A growing number of organisations are falling victim to multiple ransomware gangs at the same time, according to new research from security provider Sophos.
While other kinds of cybercriminals tend to be highly competitive, disrupting each other’s operations when given the chance, some ransomware groups appear to be happy to coexist on a victim’s infrastructure, Sophos found, and may even cooperate.
This can multiply the damage suffered by victims, Sophos warned.
In a research report published this week, Sophos identifies “an uptick in the number of cases where organisations have been attacked multiple times”.
“There are a variety of underlying causes, from big vulnerabilities and misconfigurations to threat actors competing for resources and dominance in an increasingly crowded threat environment,” it says.
In many cases, these incidents involve multiple kinds of cybersecurity threats, often following a specific sequence. Once an organisation has been compromised, cryptominers will typically arrive first, Sophos reports, followed by botnets then malware delivery systems, such as webshells or remote access trojans (RATs). These may feed data to initial access brokers (IABs), who lead the way, finally, to ransomware.
Ransomware gangs ‘happy to coexist’
In many cases, the cybercriminals behind these various threats are antagonistic. “Cryptominers, for example, often try to terminate the processes of other cryptominers, because CPU resources are finite, and a concurrent infection generates less revenue,” Sophos explains.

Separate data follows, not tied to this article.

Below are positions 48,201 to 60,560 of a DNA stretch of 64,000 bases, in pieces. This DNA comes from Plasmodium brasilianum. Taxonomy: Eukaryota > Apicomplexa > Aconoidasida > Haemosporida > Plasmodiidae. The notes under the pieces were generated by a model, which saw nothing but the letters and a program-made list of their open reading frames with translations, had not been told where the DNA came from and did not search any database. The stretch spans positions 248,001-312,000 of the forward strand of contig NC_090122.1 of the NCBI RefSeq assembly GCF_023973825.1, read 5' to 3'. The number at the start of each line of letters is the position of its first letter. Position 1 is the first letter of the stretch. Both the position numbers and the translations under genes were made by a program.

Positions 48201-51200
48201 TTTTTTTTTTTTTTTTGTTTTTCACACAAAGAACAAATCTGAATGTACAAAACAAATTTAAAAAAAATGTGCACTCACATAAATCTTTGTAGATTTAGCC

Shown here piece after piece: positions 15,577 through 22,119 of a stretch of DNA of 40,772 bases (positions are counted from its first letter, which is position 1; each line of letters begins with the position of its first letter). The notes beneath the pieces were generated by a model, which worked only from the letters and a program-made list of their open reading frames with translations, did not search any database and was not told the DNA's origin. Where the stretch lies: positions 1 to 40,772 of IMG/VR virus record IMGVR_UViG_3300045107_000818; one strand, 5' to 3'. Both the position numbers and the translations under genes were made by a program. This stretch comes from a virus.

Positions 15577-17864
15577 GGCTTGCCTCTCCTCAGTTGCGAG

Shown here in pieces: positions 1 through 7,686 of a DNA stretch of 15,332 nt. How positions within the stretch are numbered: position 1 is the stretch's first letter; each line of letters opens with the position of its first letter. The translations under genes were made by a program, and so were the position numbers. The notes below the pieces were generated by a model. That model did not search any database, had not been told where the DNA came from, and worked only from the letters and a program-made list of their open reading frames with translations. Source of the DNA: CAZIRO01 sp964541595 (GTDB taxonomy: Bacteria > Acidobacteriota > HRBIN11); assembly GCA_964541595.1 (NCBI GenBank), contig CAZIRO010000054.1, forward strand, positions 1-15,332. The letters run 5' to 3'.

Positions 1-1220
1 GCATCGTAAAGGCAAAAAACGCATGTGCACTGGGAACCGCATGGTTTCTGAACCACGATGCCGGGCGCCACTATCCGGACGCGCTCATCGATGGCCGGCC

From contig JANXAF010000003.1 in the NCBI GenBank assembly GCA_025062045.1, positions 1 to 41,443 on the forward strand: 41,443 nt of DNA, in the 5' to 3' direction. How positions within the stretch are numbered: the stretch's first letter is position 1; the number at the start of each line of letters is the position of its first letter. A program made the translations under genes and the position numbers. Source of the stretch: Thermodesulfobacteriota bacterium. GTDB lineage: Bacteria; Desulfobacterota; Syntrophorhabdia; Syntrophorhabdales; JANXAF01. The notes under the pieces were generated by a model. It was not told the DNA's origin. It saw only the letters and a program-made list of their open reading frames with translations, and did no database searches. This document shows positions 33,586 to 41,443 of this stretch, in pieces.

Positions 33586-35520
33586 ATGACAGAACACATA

But ransomware groups seem to be happy to coexist. Sophos has observed organisations being “hit by multiple ransomware attacks, sometimes because the threat actors didn’t know a previous infection had occurred, but more often because they simply didn’t care”.
Ransomware groups may even work together, Sophos found, “so that one group exfiltrates and the other encrypts”.
This is bad news for victims as it may result in multiple attacks in quick succession. “Just when you think that the worst has finally happened – and you now know for certain that it’s ‘when,’ and not ‘if’ – you’re hit with another attack,” Sophos says in its report. “Our findings suggest a typical gap of around six weeks between attacks in cases where the same organisation is attacked multiple times.”
Suffering multiple overlapping attacks also extends recovery time, explained John Shier, senior security advisor at Sophos. “Multiple attackers create a whole new level of complexity for recovery, particularly when network files are triple encrypted,” he said in a statement.
The best way to defend against overlapping attacks is to implement regular updates and to patch against the worst bugs first, Sophos advises. Widespread vulnerabilities such as ProxyLogon and ProxyShell are often used by ransomware gangs and IABs, as is Log4Shell. CISOs should patch these vulnerabilities immediately to protect their systems.
Finally, patch everything, the report advises. “One of our key findings is that cryptominers, and webshells and backdoors deployed by IABs, often come first when a vulnerability has been disclosed, and the latter typically try to operate stealthily – so you might think you’ve avoided an attack, when in fact there’s already malware on your system.
“Patching early is the best way to avoid being compromised in the future.”
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